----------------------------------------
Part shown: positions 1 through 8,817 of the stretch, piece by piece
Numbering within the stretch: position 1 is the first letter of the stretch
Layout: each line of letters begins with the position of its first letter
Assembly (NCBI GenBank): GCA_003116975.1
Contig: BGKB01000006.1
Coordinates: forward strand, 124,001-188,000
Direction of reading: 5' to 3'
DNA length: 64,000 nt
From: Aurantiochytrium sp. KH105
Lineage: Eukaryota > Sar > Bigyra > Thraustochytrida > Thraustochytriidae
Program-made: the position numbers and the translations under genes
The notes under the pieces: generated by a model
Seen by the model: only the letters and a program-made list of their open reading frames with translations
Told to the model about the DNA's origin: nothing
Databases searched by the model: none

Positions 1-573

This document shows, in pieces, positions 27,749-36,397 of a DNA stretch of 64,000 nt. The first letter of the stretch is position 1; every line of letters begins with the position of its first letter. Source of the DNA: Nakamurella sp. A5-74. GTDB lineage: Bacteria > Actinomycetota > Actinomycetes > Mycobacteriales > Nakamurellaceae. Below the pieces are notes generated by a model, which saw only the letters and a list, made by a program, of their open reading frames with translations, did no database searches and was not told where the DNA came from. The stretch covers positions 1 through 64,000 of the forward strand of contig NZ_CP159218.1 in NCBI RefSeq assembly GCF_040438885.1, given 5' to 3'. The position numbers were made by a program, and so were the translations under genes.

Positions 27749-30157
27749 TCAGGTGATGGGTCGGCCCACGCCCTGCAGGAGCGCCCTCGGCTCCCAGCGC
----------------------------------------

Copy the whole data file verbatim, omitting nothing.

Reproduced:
Part shown: positions 1 through 8,817 of the stretch, piece by piece
Numbering within the stretch: position 1 is the first letter of the stretch
Layout: each line of letters begins with the position of its first letter
Assembly (NCBI GenBank): GCA_003116975.1
Contig: BGKB01000006.1
Coordinates: forward strand, 124,001-188,000
Direction of reading: 5' to 3'
DNA length: 64,000 nt
From: Aurantiochytrium sp. KH105
Lineage: Eukaryota > Sar > Bigyra > Thraustochytrida > Thraustochytriidae
Program-made: the position numbers and the translations under genes
The notes under the pieces: generated by a model
Seen by the model: only the letters and a program-made list of their open reading frames with translations
Told to the model about the DNA's origin: nothing
Databases searched by the model: none

Positions 1-573

This document shows, in pieces, positions 27,749-36,397 of a DNA stretch of 64,000 nt. The first letter of the stretch is position 1; every line of letters begins with the position of its first letter. Source of the DNA: Nakamurella sp. A5-74. GTDB lineage: Bacteria > Actinomycetota > Actinomycetes > Mycobacteriales > Nakamurellaceae. Below the pieces are notes generated by a model, which saw only the letters and a list, made by a program, of their open reading frames with translations, did no database searches and was not told where the DNA came from. The stretch covers positions 1 through 64,000 of the forward strand of contig NZ_CP159218.1 in NCBI RefSeq assembly GCF_040438885.1, given 5' to 3'. The position numbers were made by a program, and so were the translations under genes.

Positions 27749-30157
27749 TCAGGTGATGGGTCGGCCCACGCCCTGCAGGAGCGCCCTCGGCTCCCAGCGC